“Used car supermarkets and independents want to minimise costs at every opportunity, for example, by not using OEM replacement parts, but franchised dealers try to achieve profits for the manufacturer, their parts department, and their service departments,” he said.

“If dealers then don’t highlight the benefits of everything they do to prepare vehicles, they are just left with costs, and if manufacturers continue to over-supply, they are doing more to harm residual values than the way in which vehicles are prepared.

“Everyone really must get their people to highlight all the benefits, before they get into discussions about price.”

Brand trust followed by price, benefits and value

Like Davis, Robin Luscombe has some 35 years of experience in the motor trade, and for the best part of a decade has been the MD of Suzuki and Mitsubishi dealerships in Leeds.

An array of awards and trophies testifies to his commercial nous, and he’s acquired a reputation as an innovative operator in an industry often slow to embrace change.

“I don’t think consumers here go out to buy a manufactured-approved used car, they look to identify a brand they can trust, and then it’s about price and benefits and value,” said Luscombe.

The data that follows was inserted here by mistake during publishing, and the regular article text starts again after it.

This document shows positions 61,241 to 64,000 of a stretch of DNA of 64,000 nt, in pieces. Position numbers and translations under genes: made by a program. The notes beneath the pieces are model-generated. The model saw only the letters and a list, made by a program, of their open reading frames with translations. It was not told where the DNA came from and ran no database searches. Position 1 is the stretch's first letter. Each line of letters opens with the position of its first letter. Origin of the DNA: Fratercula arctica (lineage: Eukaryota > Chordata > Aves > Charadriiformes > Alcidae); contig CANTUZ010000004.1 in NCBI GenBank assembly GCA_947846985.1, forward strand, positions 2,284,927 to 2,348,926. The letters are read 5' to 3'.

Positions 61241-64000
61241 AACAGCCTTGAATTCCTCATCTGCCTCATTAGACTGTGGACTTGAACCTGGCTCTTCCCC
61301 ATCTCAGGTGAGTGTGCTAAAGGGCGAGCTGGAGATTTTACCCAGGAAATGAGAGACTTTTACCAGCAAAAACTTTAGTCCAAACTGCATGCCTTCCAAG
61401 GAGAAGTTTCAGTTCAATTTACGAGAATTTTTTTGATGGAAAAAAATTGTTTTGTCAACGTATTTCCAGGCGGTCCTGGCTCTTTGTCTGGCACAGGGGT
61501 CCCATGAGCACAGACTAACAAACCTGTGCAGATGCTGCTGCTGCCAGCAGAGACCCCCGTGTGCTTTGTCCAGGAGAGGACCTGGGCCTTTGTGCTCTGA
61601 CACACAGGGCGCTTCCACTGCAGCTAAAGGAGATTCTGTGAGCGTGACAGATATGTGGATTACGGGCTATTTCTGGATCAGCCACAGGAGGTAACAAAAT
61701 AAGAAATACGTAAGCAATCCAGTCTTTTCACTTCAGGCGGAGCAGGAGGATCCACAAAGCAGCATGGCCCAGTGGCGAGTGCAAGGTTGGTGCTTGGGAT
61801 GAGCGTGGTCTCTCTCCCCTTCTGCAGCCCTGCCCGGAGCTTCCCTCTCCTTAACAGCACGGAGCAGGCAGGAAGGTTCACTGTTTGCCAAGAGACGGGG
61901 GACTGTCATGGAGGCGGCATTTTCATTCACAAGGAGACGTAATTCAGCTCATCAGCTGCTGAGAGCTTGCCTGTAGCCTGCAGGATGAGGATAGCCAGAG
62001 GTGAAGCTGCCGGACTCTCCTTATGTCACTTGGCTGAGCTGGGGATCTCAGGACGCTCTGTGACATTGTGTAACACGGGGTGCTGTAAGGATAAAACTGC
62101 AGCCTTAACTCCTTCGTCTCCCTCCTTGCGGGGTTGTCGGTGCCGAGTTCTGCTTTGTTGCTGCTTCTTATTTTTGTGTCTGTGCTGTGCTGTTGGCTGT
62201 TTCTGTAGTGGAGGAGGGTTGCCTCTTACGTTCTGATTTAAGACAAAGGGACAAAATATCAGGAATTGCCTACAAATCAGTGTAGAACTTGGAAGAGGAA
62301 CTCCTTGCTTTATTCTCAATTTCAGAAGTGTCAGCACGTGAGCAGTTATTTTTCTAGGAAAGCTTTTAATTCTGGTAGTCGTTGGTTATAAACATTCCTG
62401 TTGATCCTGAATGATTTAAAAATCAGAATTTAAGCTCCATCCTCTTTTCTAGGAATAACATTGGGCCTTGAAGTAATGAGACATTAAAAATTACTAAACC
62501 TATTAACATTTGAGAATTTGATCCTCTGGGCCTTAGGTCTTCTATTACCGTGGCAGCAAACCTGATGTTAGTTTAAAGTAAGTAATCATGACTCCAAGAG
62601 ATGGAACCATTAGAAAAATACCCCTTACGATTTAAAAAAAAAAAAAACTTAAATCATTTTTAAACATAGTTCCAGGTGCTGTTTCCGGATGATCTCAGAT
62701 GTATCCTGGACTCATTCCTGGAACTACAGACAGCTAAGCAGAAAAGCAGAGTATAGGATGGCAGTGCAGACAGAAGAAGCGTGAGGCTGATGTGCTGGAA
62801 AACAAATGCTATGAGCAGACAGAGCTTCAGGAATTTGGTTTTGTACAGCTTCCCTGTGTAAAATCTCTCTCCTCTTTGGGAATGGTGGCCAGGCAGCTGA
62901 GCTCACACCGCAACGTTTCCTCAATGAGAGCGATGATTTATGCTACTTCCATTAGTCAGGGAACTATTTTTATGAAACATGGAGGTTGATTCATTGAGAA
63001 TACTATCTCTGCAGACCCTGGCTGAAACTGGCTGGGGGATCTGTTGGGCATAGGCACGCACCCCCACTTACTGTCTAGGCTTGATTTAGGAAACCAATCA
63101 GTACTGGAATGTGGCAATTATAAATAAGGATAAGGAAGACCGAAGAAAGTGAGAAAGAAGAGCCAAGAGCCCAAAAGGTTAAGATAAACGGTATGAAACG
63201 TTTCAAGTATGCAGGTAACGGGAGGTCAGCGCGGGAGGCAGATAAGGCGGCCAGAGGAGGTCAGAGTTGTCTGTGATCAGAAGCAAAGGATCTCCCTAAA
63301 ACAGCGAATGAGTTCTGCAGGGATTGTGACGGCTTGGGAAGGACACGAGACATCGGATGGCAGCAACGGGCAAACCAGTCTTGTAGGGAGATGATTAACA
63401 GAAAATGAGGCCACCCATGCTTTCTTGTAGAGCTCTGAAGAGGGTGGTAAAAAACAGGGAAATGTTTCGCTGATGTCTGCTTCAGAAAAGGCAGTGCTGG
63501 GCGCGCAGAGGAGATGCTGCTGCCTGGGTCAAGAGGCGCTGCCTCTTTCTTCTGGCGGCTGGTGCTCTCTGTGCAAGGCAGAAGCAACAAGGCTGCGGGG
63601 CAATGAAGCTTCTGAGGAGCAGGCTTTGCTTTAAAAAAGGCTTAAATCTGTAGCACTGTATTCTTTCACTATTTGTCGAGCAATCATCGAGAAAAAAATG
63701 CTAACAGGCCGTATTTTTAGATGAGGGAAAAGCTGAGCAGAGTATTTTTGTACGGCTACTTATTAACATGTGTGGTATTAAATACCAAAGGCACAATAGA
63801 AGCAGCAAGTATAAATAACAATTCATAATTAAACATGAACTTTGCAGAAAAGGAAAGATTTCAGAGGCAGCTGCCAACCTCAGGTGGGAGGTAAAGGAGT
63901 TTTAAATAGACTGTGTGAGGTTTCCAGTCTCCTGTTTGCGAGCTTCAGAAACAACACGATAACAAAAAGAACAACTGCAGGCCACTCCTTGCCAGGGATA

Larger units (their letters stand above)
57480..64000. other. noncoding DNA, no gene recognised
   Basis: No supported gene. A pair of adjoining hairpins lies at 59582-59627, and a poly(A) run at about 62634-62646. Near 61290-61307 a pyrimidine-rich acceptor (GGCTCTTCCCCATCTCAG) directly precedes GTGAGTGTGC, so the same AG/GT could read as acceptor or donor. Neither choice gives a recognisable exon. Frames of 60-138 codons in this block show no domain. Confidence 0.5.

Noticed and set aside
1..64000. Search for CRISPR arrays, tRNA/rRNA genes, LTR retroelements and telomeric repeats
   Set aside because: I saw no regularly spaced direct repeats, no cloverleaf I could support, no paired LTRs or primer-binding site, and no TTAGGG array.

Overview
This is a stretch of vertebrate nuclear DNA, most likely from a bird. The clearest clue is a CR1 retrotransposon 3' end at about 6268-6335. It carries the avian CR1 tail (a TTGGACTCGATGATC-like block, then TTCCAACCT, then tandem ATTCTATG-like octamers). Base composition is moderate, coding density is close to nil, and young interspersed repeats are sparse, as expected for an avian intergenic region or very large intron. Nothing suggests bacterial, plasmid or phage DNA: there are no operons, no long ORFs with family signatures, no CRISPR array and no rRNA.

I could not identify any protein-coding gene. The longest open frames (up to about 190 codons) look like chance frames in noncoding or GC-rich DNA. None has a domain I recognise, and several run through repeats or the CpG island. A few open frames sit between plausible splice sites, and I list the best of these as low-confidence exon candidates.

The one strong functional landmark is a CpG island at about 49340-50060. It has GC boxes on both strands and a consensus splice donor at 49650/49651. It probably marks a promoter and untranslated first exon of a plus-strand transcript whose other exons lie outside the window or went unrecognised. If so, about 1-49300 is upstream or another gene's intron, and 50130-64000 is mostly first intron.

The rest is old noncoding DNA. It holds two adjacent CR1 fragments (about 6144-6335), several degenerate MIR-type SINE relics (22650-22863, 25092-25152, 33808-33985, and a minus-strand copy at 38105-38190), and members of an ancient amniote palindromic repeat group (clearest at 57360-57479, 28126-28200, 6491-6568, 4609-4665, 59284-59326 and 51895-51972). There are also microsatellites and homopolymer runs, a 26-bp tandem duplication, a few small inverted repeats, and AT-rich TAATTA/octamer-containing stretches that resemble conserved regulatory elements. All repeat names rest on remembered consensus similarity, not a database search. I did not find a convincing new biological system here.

“But it is ridiculous that franchised dealers are forced to add in extra costs and reduce margins when we are competing with people who people who don’t have those costs.” 

Luscombe’s solution is to focus intensely on managing his dealerships’ online reputation, and to persuade potential customers that they are trusted brands.

“Almost everyone looking for a used vehicle will do some form of research.

"Being a main dealer or branded supermarket is no longer enough, so managing online reputation is absolutely crucial,” he said. 

“Any dealer looking to consistently attract buyers needs a good cross-section of reviews and comments from customers of different types, to establish confidence in both the dealership, and the cars it is selling.

Sometimes issues will crop up – especially with used vehicles, and however carefully you try to avoid them – so it’s how you deal with them, and how you can make the customer feel satisfied.”

Intriguingly, Luscombe’s employs a customer experience director, Jane Whyman, whose role encompasses marketing, brand management, media, and much more.